remember exactly what the Trail looked like when I met most hikers I've talked
to, but I can't remember which state it was!!)
I'd seen their trail register comments for the last few weeks but couldn't
seem to catch them. Now I'm less than a day ahead. They said hi, mentioned
seeing Jim at Crawford Notch recently, then caught a ride to Andover,
a popular stop-over for thru-hikers. They were going in to get some lunch, then
hitch a ride back to the Trail to continue on this afternoon. I hope I see them
again so we can talk more.
"Captain" was waiting for his ride to a B & B in Andover. When the owner came
to pick him up he graciously offered both of us some lemonade. Trail magic!
After a few more minutes a man about my age drove up, parked his car in the
nearby lot, and walked down to talk to me. He was part of the group of four
older men I met yesterday before the shelter where the hiker was still asleep at
10 AM (yes, they woke him up!).
Turns out he was today's designated driver for the group of five men who are
hiking the Trail in Maine this summer. That sounded familiar, so I asked about "Hokie
Hiker." Turns out he was yesterday's designated driver, which is why I
didn't see him then. Soon "Hokie" and the other three men in the group popped
out of the woods; they'd just hiked my section southbound, the same way I did.
I don't remember the other men's names but they were most helpful with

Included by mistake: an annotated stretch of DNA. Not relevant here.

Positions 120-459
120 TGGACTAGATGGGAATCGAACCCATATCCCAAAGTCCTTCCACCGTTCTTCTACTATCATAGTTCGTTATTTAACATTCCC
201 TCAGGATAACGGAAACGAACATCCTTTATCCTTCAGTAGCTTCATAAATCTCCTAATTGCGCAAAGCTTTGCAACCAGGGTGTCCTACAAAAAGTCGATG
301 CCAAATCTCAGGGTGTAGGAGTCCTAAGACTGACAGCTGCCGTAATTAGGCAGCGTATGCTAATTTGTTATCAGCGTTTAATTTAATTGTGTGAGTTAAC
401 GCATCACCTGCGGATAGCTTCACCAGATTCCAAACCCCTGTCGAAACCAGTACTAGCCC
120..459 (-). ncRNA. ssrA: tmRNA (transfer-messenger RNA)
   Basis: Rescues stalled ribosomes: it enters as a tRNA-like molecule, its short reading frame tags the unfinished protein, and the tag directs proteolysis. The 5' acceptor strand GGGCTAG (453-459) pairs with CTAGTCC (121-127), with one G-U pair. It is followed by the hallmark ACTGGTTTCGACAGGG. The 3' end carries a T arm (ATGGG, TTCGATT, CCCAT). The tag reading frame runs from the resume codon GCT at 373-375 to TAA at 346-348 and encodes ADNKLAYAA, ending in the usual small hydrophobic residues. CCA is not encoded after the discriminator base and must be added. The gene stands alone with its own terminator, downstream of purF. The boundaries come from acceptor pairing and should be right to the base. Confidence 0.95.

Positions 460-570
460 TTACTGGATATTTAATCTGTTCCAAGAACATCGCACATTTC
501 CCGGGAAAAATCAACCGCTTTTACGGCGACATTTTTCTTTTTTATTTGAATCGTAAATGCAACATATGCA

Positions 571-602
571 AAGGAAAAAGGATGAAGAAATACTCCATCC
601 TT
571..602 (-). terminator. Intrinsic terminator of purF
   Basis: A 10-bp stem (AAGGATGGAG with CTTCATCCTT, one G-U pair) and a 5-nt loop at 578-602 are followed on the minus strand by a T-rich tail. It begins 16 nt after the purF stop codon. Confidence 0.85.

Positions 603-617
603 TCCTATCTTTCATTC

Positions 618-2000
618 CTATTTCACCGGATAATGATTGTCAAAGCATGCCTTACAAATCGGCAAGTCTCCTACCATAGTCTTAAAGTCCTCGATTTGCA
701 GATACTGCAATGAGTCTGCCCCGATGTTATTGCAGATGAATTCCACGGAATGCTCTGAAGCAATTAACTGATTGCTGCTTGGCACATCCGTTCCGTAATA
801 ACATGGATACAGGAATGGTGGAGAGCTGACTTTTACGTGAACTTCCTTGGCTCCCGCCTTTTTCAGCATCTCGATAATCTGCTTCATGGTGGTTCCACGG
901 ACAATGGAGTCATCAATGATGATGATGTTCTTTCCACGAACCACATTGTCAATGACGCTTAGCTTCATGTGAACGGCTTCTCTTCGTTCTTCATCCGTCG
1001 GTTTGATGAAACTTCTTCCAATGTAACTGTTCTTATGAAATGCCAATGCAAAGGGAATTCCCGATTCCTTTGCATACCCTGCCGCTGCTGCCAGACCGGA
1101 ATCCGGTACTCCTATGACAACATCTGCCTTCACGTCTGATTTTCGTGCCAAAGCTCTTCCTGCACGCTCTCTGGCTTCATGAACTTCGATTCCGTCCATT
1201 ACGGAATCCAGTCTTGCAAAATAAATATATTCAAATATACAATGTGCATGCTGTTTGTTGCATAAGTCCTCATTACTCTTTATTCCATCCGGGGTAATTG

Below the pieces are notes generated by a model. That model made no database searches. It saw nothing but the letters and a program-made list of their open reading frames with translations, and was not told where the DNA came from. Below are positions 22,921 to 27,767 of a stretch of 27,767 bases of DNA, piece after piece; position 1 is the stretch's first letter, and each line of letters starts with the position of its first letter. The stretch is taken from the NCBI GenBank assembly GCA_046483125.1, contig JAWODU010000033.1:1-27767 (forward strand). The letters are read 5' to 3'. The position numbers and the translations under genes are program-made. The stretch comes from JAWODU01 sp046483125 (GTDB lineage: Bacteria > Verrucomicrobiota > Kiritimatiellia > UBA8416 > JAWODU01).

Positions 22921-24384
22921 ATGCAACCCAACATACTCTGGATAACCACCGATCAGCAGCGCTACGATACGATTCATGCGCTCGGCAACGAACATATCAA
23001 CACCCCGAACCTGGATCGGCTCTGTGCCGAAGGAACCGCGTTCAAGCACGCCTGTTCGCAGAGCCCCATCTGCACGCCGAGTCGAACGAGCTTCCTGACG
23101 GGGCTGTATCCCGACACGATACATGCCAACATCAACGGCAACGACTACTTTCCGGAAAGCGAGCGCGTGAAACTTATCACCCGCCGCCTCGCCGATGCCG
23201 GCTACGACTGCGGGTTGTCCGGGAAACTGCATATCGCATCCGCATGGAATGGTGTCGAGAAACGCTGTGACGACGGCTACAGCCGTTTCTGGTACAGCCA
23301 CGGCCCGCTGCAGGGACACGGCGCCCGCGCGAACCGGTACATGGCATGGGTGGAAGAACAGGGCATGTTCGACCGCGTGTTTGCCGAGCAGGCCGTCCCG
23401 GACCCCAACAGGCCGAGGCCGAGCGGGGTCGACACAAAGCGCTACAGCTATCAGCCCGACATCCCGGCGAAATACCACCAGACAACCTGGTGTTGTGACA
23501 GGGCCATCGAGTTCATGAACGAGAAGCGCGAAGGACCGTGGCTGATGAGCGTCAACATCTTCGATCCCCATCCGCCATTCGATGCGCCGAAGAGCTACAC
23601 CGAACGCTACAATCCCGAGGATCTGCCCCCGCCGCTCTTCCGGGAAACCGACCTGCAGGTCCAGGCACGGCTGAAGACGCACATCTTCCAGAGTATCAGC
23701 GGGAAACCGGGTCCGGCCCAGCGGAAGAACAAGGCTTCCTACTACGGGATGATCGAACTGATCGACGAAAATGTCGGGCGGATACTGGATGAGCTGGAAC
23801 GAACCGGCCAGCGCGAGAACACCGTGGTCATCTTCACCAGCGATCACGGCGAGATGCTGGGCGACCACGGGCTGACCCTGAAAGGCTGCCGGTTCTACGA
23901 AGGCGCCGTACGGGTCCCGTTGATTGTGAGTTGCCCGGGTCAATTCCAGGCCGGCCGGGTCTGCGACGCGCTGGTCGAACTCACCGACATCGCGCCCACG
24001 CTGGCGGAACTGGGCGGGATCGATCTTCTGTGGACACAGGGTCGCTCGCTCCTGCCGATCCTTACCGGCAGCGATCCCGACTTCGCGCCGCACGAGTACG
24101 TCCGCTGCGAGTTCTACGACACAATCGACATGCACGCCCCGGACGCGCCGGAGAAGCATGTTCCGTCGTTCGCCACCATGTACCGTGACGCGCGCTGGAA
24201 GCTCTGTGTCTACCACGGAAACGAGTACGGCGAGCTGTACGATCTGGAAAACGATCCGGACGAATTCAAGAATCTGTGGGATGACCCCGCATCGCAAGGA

information about the Trail north of here, including the Hundred-Mile
Wilderness. They had a copy of great information about road access, since they
were crewing each other, and told us where to get it - at The Cabin.
I'd heard of The Cabin in Jan "Liteshoe's" trail journal. It's a hostel or B
& B near Andover. We called their number and asked if we could get a copy of the
access information. "Bear" and "Honey," the couple who run the place, suggested
we come by and talk since we were close by. We spent about half an hour with
them and gained very valuable information about the rest of the Trail.
Hikers can stay in their bunk rooms or choose a small camper out in the yard.
They generously invited us to move our camper to their yard but we declined
since Jim's going to
move it to a state park closer to my next three trail heads tomorrow.
We discovered that "Charlie Brown" and "Steady Eddie" are staying in one of
the campers at The Cabin, as did the group of five men from TN ("Hokie's" gang).
Charlie and Eddie weren't back yet.
We also missed Warren and Terry Doyle, who summitted Katahdin on Sept. 4 as
planned but skipped a section near Speck Pond that they are hiking today. I
believe "Singapore" and "Miss Wiggy" also finished. This is the crewed group
that began the same day I did. I met them early on, then never could keep up
their pace. I'm so glad they all finished!
After I got cleaned up and ate some soup we went to the campground office
and used our new Wi-Fi card on the computer to look up more information about
logging road access, campgrounds, crossing the Kennebec River, and summitting
Katahdin. Jim's already done a lot of research from information Diana and Regis
Shivers sent us from their 2003 AT run. We are so appreciative of everyone's
information in this regard since road access is a big deal in the wilds of